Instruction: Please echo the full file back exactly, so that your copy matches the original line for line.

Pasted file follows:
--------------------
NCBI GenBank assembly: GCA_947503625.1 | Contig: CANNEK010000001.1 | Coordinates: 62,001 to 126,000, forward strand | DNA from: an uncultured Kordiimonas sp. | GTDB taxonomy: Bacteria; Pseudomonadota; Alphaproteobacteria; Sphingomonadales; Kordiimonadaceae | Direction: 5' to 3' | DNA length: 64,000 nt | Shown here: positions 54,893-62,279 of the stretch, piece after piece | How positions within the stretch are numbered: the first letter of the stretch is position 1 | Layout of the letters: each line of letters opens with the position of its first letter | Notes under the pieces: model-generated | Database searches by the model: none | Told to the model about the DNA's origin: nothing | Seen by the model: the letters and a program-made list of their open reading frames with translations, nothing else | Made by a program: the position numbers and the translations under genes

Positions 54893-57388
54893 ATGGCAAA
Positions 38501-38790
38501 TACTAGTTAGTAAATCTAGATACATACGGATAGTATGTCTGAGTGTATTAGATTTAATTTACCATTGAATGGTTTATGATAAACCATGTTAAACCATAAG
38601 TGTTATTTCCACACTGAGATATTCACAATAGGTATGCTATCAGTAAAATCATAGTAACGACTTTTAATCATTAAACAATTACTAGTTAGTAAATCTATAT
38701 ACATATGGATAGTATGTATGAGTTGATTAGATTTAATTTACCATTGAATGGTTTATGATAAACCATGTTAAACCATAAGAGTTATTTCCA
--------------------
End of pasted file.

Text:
NCBI GenBank assembly: GCA_947503625.1 | Contig: CANNEK010000001.1 | Coordinates: 62,001 to 126,000, forward strand | DNA from: an uncultured Kordiimonas sp. | GTDB taxonomy: Bacteria; Pseudomonadota; Alphaproteobacteria; Sphingomonadales; Kordiimonadaceae | Direction: 5' to 3' | DNA length: 64,000 nt | Shown here: positions 54,893-62,279 of the stretch, piece after piece | How positions within the stretch are numbered: the first letter of the stretch is position 1 | Layout of the letters: each line of letters opens with the position of its first letter | Notes under the pieces: model-generated | Database searches by the model: none | Told to the model about the DNA's origin: nothing | Seen by the model: the letters and a program-made list of their open reading frames with translations, nothing else | Made by a program: the position numbers and the translations under genes

Positions 54893-57388
54893 ATGGCAAA
Positions 38501-38790
38501 TACTAGTTAGTAAATCTAGATACATACGGATAGTATGTCTGAGTGTATTAGATTTAATTTACCATTGAATGGTTTATGATAAACCATGTTAAACCATAAG
38601 TGTTATTTCCACACTGAGATATTCACAATAGGTATGCTATCAGTAAAATCATAGTAACGACTTTTAATCATTAAACAATTACTAGTTAGTAAATCTATAT
38701 ACATATGGATAGTATGTATGAGTTGATTAGATTTAATTTACCATTGAATGGTTTATGATAAACCATGTTAAACCATAAGAGTTATTTCCA